These techniques can be employed to either enhance conventional lithographic techniques by enabling the generation of pattern with higher resolution and/or improving CD control for EUV, e-beam, deep UV or immersion lithography. The directed self-assembly block copolymer comprises a block of etch resistant polymeric unit and a block of highly etchable polymeric unit, which when coated, aligned and etched on a substrate give regions of high resolution patterns.

Known examples of block copolymers suitable for directed self-assembly are ones capable of microphase separation and comprising a block rich in carbon (such as styrene or containing some other element like Si, Ge, and Ti) which is resistant to plasma etch, and a block which is highly plasma etchable or removable, which can provide a high resolution pattern definition. Examples of highly etchable blocks can comprise monomers which are rich in oxygen and which do not contain refractory elements, and are capable of forming blocks which are highly etchable, such as methyl methacrylate. The plasma etch gases used in the etching process of defining the self-assembly pattern typically are those used in processes to make integrated circuits (IC). In this manner very fine patterns can be created on typical IC substrates compared to conventional lithographic techniques, thus achieving pattern multiplication.

In the graphoepitaxy directed self-assembly method, the block copolymers self-organizes on a substrate that is pre-patterned with conventional lithography (Ultraviolet, Deep UV, and e-beam, Extreme UV (EUV) exposure source) to form topographical features such as a line/space (L/S) or contact hole (CH) pattern. In an example of L/S directed self-assembly array, the block copolymer can form self-aligned lamellar regions with a sub-lithographic pitch in the trenches between sidewalls of pre-pattern, thus enhancing pattern resolution by subdividing the space in the trench between the topographical lines into finer patterns. Similarly, features such as contact holes can be made denser by using graphoepitaxy in which a suitable block copolymer arranges itself by directed self-assembly within an array of pre-patterned holes or pre-patterned posts defined by conventional lithography, thus forming a denser array of regions of etchable and etch resistant domains which when etched give rise to a denser array of contact holes. In addition, block copolymers can form a single and smaller etchable domain at the center of prepattern hole with proper dimension and provide potential shrink and rectification of the hole in prepattern. Consequently, graphoepitaxy has the potential to offer both pattern rectification and pattern multiplication.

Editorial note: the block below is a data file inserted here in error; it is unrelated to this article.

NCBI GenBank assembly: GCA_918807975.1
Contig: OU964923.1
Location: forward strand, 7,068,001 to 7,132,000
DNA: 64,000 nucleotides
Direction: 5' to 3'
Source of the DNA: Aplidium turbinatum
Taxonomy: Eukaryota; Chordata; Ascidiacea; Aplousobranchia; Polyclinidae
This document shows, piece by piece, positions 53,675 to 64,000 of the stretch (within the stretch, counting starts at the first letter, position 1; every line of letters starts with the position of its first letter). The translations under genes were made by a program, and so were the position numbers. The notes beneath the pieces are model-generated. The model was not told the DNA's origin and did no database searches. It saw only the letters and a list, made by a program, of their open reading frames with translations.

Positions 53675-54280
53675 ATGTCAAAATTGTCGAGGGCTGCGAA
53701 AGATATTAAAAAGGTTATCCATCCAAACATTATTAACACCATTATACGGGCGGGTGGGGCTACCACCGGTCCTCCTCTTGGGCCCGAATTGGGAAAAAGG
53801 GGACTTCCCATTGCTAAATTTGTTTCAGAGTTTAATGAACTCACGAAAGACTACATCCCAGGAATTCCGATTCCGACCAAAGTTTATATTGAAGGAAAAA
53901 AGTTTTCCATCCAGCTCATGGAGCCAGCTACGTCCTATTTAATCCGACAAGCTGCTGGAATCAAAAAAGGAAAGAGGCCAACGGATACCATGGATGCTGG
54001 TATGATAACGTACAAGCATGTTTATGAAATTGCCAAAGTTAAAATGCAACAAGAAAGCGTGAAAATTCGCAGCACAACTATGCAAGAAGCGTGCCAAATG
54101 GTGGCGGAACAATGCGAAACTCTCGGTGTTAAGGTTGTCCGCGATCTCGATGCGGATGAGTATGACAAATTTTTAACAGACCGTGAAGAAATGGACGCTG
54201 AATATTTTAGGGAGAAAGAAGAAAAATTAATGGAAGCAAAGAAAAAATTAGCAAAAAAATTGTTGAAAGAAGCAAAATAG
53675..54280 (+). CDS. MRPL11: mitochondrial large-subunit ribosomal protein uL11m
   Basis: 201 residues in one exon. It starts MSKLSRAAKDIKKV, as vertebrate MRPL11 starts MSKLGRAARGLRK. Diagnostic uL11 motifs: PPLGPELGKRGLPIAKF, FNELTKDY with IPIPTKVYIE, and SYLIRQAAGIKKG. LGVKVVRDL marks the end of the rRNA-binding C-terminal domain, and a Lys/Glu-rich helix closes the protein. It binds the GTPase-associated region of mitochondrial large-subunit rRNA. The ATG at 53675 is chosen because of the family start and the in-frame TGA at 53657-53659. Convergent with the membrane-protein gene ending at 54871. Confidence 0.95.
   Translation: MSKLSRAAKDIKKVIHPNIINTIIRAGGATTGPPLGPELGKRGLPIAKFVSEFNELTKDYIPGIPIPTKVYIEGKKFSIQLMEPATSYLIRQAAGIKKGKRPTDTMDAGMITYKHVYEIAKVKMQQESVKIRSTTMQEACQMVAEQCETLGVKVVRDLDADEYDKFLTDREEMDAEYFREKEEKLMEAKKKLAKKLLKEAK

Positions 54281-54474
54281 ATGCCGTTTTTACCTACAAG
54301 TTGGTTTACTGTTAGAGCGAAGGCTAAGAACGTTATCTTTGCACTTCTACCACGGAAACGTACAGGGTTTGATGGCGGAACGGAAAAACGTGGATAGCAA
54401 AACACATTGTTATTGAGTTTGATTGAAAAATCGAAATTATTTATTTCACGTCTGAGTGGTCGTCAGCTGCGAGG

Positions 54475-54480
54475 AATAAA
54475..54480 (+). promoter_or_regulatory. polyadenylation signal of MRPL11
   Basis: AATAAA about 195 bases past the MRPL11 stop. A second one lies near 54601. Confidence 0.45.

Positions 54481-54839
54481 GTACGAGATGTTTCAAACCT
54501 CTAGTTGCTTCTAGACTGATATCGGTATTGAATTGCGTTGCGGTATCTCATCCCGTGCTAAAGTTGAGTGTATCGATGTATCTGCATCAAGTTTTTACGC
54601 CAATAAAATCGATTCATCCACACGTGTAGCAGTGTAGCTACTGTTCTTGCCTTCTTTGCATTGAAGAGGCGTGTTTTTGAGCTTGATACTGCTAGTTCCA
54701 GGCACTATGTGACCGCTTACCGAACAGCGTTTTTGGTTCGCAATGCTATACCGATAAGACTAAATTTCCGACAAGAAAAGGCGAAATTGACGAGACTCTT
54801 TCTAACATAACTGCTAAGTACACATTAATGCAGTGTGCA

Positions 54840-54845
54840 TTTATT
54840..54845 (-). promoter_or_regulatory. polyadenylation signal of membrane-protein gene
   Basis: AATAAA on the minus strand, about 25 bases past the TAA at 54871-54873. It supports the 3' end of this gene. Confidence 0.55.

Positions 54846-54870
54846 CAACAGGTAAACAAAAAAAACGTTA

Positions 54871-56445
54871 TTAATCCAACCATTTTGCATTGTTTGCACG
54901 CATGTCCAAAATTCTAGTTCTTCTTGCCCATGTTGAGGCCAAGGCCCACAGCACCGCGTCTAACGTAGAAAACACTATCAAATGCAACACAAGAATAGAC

In chemical epitaxy DSA methods, the self-assembly of the block copolymer occurs on a surface that has regions of differing chemical affinity but no or very slight topography to guide the self-assembly process. For example, the chemical prepattern could be fabricated using lithography (UV, Deep UV, e-beam, EUV) and nanofabrication process to create surfaces of different chemical affinity in a line and space (L/S) pattern. These areas may present little to no topographical difference, but do present a surface chemical pattern to direct self-assembly of block copolymer domains. This technique allows precise placement of these block copolymer domains of higher spatial frequency than the spatial frequency of the prepattern. The aligned block copolymer domains can be subsequently pattern transferred into an underlying substrate after plasma or wet etch processing. In addition, Chemical epitaxy has the advantage that the block copolymer self-assembly can rectify variations in the surface chemistry, dimensions, and roughness of the underlying chemical pattern to yield improved line-edge roughness and CD control in the final self-assembled block copolymer domain pattern. Other types of patterns such as contact holes (CH) arrays could also be generated or rectified using chemoepitaxy.

The ability of a BCP to phase separate depends on the Flory Huggins interaction parameter (χ). PS-b-PMMA (poly(styrene-block-methyl methacrylate) is the most promising candidate for directed self-assembly (DSA) applications. However, the minimum half-pitch of PS-b-PMMA is limited to about 10 nm because of lower interaction parameter (χ) between PS and PMMA. To enable further feature miniaturization, a block copolymer with a larger interaction parameter between two blocks (higher chi) is highly desirable.